• Non-Tax Revenue is raised by the government in the form of the prices paid for the use of specific services and goods offered by it. It is purely voluntary in the sense that the individual concerned has to pay the price for a particular good or service, in case he purchases it, otherwise not. The revenue under this head comes irregularly and is somewhat uncertain.

Non-Tax revenue includes:

(1) revenue from state monopolies and state undertakings (like railways, electricity, telecom, forests, and irrigation);

(2) revenue from social services (like education, hospital receipts);

(3) revenue from public property (like lease / rent from land);

(4) charges for specific benefits or improvements i.e. development charges, and

(5) voluntary gifts (such as donations to hospitals and charitable institutions) received by state authorities

(b) Capital Receipts include loans raised by the Government of India from the general public, government’s borrowings from the RBI as well as other similar bodies (through sale of treasury bonds), external loans (like from the IMF), recoveries of loans granted to states / UTs, and savings invested in PPF, etc.


Expenditure may be classified into (a) Revenue Expenditure and Capital Expenditure, (b) Plan and Non-Plan Expenditure, and (c) Development and Non-Development Expenditure.

(a) Revenue Expenditure and Capital Expenditure: All expenditure incurred in the normal day-to-day running of the government is termed Revenue Expenditure. This includes expenditure incurred on provision of services, salaries, subsidies, interest payments made to service debts, etc.

Capital Expenditure is incurred in the creation of assets like land, plant & machinery, and investments in securities. Also, loans and advances granted to state governments and PSUs by the Centre are treated as Capital Expenditure.

(b) Plan and Non-Plan Expenditure: Any public expenditure incurred on current development and investment outlays that arise due to plan proposals (five year plan proposals) is termed Plan Expenditure.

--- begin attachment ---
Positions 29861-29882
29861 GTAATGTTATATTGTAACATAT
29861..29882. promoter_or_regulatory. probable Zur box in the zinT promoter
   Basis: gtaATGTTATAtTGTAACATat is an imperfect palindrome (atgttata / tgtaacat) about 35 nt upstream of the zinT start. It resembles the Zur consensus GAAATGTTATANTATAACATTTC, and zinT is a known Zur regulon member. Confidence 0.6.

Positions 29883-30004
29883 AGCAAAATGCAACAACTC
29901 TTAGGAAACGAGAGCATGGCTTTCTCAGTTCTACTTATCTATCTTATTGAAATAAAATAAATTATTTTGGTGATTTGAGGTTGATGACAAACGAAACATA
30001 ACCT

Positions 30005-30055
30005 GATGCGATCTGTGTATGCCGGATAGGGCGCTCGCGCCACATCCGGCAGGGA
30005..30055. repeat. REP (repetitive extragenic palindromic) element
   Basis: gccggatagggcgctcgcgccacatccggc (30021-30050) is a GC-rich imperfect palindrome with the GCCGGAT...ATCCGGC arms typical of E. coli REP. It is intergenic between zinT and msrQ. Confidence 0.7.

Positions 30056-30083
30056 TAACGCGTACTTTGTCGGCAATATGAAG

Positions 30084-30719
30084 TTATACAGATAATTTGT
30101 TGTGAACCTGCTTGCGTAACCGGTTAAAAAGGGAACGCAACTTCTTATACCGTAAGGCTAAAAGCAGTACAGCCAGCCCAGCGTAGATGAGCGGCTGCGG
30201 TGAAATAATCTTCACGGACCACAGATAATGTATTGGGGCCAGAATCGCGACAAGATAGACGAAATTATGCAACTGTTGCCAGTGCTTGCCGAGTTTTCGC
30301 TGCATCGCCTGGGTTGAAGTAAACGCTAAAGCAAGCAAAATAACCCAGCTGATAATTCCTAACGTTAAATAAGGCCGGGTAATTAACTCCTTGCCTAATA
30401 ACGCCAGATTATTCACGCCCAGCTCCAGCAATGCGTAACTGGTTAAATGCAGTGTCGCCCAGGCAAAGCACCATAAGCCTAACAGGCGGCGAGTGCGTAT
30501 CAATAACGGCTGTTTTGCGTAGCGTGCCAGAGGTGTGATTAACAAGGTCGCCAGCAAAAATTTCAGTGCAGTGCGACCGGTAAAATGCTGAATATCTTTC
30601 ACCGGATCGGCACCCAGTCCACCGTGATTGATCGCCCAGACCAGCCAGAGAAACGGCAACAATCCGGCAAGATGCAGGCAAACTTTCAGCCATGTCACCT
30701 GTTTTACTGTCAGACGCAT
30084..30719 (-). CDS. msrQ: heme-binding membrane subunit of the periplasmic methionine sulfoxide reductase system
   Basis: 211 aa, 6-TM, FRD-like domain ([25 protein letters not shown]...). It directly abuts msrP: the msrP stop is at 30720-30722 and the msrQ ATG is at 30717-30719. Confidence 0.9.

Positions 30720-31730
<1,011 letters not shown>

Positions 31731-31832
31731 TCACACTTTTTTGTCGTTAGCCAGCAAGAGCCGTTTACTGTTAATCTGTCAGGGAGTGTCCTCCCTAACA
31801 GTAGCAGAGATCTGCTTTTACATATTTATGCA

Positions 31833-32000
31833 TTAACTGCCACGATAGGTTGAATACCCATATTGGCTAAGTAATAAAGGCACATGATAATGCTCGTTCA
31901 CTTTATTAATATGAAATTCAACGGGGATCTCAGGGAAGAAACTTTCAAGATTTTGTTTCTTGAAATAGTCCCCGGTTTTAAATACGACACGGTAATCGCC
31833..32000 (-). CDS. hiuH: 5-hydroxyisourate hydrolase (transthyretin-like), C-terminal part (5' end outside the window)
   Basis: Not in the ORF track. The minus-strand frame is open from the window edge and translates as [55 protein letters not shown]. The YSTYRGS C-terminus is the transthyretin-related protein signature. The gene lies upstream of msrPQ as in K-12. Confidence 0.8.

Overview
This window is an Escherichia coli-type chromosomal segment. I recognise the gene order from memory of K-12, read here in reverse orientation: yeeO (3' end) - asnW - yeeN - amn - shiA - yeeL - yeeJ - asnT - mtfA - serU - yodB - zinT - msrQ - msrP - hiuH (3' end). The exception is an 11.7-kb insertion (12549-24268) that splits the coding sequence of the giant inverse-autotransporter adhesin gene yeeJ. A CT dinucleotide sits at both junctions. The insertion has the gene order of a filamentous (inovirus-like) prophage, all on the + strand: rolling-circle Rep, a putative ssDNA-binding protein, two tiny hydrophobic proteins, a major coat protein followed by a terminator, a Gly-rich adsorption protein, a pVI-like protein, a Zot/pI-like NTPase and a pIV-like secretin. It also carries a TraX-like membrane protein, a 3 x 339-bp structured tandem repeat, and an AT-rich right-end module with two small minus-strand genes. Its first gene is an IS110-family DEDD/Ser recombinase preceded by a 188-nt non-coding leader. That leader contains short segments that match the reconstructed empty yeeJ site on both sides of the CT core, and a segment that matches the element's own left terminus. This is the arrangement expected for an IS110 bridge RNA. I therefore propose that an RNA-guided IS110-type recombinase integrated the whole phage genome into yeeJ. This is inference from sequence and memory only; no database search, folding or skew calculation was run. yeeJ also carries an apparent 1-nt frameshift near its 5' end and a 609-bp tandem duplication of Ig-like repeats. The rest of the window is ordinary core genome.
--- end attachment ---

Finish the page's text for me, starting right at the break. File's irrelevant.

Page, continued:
In a budget statement, there is a mention of four types of deficits: (a) revenue, (b) budget, (c) fiscal, and (d) primary.

(a) Revenue Deficit refers to the excess of revenue expenditure over revenue receipts. In fact, it reflects one crucial fact: what is the government borrowing for? As an individual if you are borrowing to pay the house rent, then you are in a situation of revenue deficit, i.e. while you are borrowing and spending, you are not creating any durable asset. This implies that there will be a repayment obligation (sometime in the future) and at the same time there is no asset creation via investment.

(b) Budget Deficit refers to the excess of total expenditure over total receipts. Here, total receipts include current revenue and net internal and external capital receipts of the government.

(c) Fiscal Deficit refers to the difference between total expenditure (revenue, capital, and loans net of repayment) on one hand, and on the other hand, revenue receipts plus all those capital receipts which are not in the form of borrowings but which in the end accrue to the government.

(d) Primary Deficit refers to fiscal deficit minus interest payments. In other words, it points to how much the government is borrowing to pay for expenses other than interest payments. Also, it underscores another key fact: how much the government is adding to future burden (in terms of repayment) on the basis of past and present policy.